We, Adam and Rosalynn Rothstein, are a human partnership in which artistic and conceptual interests merged to a cohesive narrative from what, to us, seemed to be two disparate backgrounds. Much of Rosalynn’s current influence comes from practicing Sogetsu Ikebana–the Japanese art of flower arranging. The founder of the Sogetsu School, Sofu Teshigahara, did not see a boundary between sculpture and decorative flower arranging. Her work in the academic field of folklore also informs the partnership’s thinking about ethnography, vernacular practice and vernacular culture.

Adam is an insurgent archivist and writes about politics, media, and technology. He is most interested in the canons of history and prediction, the so-called “Future-Weird”, and the unstable ramifications of today’s cultural technology. In the artistic arena, he is interested technology-based art and the interaction between manufacturing technology and craft, as well as social production skills. This includes the social aspects of production and art–not only art’s effect on society, but the work of production’s effect on society.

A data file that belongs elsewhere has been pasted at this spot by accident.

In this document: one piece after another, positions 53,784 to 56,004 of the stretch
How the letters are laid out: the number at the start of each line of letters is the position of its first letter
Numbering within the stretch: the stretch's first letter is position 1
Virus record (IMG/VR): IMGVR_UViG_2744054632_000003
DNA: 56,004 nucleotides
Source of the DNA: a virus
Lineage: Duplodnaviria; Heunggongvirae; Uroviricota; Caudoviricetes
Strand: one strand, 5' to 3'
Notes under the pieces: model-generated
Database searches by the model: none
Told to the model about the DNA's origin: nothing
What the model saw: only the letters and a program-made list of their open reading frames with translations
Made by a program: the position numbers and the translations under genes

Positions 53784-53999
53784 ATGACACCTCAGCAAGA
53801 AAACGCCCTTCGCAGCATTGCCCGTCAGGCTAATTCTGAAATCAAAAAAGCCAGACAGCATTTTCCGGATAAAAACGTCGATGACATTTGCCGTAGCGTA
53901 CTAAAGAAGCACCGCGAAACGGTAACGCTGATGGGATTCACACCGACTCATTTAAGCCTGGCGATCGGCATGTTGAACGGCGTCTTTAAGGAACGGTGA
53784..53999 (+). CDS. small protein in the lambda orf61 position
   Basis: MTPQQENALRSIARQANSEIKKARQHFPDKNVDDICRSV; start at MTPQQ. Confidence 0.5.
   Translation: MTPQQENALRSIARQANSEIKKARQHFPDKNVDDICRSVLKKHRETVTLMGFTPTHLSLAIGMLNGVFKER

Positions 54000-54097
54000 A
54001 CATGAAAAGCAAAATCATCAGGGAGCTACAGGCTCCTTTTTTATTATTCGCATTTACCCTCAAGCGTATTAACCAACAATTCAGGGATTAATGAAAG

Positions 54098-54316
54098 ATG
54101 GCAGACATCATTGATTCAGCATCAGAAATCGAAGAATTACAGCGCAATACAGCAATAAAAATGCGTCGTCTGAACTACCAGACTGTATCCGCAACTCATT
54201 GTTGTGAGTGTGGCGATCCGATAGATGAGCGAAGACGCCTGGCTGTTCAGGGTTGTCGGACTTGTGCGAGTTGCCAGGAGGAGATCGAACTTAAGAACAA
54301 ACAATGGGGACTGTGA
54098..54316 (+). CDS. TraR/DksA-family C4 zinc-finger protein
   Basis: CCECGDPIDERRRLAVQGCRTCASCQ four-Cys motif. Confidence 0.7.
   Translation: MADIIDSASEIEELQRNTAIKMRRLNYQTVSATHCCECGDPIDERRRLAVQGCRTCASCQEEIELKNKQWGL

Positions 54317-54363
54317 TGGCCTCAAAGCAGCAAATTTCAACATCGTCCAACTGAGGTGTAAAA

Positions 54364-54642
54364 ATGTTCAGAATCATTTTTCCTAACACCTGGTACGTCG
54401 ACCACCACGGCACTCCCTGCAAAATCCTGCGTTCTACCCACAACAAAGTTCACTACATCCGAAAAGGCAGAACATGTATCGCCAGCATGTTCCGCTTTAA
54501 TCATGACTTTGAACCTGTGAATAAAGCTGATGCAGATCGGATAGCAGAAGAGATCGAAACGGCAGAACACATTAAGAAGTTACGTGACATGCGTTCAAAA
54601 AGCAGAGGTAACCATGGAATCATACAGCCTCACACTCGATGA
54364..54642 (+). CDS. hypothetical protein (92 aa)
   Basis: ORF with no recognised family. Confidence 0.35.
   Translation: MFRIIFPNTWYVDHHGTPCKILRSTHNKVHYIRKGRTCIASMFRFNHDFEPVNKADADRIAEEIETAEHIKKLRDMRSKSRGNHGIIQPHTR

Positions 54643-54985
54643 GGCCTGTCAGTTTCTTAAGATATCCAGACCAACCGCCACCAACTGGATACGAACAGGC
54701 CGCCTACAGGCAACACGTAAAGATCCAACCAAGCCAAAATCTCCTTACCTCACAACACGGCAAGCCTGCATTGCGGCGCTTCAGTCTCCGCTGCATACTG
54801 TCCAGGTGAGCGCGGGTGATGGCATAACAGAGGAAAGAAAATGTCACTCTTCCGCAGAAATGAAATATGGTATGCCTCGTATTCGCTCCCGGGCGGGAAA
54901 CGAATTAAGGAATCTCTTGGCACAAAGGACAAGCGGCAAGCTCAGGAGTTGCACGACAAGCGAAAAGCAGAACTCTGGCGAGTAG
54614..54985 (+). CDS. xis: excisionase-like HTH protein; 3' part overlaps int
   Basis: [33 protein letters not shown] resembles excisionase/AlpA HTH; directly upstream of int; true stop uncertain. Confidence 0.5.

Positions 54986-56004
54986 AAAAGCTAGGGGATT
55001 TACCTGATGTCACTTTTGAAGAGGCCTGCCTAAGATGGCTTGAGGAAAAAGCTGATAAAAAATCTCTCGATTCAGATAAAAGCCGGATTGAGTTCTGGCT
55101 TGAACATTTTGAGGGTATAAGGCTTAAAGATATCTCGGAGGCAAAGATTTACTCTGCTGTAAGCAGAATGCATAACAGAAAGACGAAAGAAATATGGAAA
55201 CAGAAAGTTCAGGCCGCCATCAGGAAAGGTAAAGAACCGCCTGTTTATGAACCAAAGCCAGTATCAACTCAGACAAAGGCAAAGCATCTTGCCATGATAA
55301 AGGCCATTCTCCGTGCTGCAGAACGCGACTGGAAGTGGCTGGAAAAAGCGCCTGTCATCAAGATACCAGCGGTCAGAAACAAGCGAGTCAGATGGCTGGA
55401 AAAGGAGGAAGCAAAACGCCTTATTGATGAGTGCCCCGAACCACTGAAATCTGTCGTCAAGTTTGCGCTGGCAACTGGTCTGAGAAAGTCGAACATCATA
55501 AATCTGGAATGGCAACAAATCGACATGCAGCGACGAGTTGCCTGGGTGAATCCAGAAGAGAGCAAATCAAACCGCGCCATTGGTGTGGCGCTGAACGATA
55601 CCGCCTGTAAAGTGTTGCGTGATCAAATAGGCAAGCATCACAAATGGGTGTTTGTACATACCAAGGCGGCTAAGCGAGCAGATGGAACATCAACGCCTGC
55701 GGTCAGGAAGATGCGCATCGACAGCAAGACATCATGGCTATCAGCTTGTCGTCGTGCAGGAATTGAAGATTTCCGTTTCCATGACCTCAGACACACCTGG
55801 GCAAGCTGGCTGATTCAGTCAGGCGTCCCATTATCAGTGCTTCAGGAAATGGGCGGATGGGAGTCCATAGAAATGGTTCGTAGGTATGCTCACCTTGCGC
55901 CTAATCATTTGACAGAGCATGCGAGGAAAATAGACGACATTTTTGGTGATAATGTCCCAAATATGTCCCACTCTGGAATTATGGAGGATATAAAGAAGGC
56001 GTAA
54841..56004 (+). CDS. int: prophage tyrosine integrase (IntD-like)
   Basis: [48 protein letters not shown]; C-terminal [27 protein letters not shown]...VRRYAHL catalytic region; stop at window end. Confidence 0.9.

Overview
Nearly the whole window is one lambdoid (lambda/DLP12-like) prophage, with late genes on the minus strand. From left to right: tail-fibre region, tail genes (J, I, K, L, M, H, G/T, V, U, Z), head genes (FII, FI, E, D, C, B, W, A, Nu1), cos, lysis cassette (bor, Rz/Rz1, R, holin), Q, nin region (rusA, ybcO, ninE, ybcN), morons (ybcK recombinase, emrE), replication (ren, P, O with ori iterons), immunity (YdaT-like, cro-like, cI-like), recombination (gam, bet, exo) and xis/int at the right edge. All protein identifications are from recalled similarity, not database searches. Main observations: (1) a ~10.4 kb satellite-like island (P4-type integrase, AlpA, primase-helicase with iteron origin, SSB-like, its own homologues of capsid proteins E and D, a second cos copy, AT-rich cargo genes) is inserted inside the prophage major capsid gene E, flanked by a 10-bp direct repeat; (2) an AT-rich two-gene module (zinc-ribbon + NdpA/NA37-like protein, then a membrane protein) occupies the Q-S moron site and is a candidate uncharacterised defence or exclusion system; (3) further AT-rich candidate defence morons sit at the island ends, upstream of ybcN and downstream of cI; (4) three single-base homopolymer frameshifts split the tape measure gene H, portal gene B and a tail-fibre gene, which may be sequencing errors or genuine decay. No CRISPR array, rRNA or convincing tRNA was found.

As we began to examine and merge our artistic practices, we became interested in large scale installations that push the viewer and require the viewer to interact with the piece and the work process. Re-used and re-purposed materials have also come to serve as the basis for much of our practice. While we believe in creating a professional and aesthetically pleasing end product, we focus on using materials that reach this goal and also make use of materials which might otherwise be discarded. Our other work focuses on viewer interaction and modes of presentation which push the viewer to be self-conscious of their perspective. Adam’s technical skills in material assemblage (welding, adhesives, carpentry) and Rosalynn’s perspective from Ikebana (the importance of space, line and mass) help us create successful installations with re-used materials which analyze the importance of our relationships to objects, as well as our relationships to each other.

Elsewhere Project | Surrey Rides Again